Legislators to get raises

March 27, 2002|BY LAURA ERNDE

House Democrats blocked debate Tuesday on a plan to increase salaries for state legislators, ensuring that the 188 senators and delegates elected in November will get pay hikes of $11,991 over the next four years.

A salary commission submits a pay plan for lawmakers every four years. It takes effect unless the General Assembly reduces or rejects it.

All six Washington County lawmakers joined a last-ditch effort Tuesday to try to bring the issue to the House floor for discussion.


A move by Republican leaders to bring the proposal up for a House vote was rejected on a 93-41 roll call after a debate during which Republicans said the legislature should not accept a pay raise in tight budget times.

Lawmakers' salaries will go from $31,500 to $34,500 in 2003 and will increase by $3,000 a year in each of the following three years until they reach $43,500 in 2006.

Many local lawmakers said they thought the pay raise was too high, especially in a year when state employees are only getting 2 percent bonuses.

"Eventually we'll get to the point we won't be a citizen legislature. We'll be a full-time legislature," said Del. Robert A. McKee, R-Washington.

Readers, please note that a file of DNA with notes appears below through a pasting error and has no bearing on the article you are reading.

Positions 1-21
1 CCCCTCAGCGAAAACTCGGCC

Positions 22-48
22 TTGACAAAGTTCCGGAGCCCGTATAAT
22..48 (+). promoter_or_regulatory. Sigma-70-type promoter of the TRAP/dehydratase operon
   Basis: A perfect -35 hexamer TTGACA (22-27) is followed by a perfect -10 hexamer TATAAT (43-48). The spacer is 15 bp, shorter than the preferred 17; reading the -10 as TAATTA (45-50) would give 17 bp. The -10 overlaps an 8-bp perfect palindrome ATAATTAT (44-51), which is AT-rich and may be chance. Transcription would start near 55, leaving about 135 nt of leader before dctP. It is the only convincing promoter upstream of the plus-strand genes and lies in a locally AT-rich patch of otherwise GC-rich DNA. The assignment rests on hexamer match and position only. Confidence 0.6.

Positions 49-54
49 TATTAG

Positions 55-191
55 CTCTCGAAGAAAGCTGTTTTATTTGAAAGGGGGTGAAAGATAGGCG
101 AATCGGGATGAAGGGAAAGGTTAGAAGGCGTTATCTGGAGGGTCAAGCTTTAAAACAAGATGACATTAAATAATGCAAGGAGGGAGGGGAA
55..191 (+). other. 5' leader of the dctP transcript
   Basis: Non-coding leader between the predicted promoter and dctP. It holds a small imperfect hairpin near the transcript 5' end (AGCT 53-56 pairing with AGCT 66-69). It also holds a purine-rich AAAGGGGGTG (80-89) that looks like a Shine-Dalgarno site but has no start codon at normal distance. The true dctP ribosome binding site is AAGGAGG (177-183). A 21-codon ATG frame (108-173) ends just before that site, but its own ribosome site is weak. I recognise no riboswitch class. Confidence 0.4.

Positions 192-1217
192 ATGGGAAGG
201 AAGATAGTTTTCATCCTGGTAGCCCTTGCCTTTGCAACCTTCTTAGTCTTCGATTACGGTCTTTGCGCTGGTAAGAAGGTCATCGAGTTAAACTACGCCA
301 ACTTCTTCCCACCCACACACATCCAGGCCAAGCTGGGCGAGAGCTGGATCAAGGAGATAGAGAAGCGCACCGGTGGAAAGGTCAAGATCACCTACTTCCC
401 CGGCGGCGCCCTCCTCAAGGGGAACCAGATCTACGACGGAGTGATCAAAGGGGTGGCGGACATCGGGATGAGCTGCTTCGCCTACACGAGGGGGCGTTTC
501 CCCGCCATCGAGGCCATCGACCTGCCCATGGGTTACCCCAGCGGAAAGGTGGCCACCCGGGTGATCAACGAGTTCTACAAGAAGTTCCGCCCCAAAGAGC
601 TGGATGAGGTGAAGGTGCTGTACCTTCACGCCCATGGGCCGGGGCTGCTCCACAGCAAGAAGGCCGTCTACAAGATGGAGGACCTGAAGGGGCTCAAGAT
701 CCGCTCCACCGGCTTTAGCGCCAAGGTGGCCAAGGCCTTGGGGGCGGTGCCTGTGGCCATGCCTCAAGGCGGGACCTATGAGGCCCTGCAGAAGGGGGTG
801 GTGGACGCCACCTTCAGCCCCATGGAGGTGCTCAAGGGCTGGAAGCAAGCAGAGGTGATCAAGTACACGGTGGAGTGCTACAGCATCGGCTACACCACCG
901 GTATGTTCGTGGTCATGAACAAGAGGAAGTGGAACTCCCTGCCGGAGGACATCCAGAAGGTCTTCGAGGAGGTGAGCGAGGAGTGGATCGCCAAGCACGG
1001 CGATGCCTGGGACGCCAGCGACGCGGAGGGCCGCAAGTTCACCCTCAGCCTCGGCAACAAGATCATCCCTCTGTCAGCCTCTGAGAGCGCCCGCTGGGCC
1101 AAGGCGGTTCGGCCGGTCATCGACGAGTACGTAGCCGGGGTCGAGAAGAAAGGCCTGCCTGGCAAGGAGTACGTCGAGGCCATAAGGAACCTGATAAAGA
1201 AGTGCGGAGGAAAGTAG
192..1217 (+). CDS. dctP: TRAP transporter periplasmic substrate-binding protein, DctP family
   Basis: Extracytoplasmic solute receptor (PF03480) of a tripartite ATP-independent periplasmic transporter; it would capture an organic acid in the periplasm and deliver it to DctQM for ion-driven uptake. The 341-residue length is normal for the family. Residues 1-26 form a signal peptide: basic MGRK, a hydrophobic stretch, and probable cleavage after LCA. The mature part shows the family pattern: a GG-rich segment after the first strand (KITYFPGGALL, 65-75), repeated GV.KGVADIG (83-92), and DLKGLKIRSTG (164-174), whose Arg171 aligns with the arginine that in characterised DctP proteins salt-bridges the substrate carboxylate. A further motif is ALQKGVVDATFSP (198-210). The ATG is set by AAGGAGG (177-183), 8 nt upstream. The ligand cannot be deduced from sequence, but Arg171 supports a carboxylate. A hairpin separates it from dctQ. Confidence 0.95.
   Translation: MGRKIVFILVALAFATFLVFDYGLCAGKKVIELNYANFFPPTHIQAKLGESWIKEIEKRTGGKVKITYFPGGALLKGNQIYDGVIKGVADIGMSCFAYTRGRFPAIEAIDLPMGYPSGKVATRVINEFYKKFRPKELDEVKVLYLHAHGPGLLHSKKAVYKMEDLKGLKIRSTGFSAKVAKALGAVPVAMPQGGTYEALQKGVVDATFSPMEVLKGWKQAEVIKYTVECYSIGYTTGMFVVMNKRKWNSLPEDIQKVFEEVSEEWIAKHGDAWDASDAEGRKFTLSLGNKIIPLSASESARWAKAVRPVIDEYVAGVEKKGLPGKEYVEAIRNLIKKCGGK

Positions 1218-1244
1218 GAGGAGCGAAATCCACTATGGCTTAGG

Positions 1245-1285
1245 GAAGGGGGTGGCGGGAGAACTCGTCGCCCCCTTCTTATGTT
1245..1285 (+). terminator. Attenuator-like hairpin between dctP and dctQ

Minority Whip Del. James F. Ports Jr., R-Baltimore, argued that it is at least worth debating a raise that makes the Maryland General Assembly the third highest-paying part-time legislature in the country.

"The citizens of Maryland deserve to see how we vote," he said.

Majority Leader Maggie L. McIntosh, D-Baltimore, argued that the process was set up so lawmakers would not have to vote on their own pay.

The pay plan came from an independent commission that looked at the workload and salaries of Maryland lawmakers compared with other states, she said.

Individual lawmakers can choose to give back their raises next year, she said.

Delegate Richard D'Amato, D-Anne Arundel, said if he is re-elected, he will not take the increase until state employees get a cost-of-living increase. In the meantime, he will put the additional money into the House of Delegates scholarship program.

The Senate has not taken up the pay raise issue this session.

Sen. Alex X. Mooney, R-Frederick/Washington, introduced legislation to reject the raises but the Senate Budget and Taxation Committee never gave him a hearing.

Sen. Donald F. Munson, R-Washington, said he supports the pay plan as fair compensation.

Even though the legislature meets for only three months of the year, Munson said he has been a full-time legislator based on a commitment he made when he was a delegate in 1974.

The Associated Press contributed to this story.

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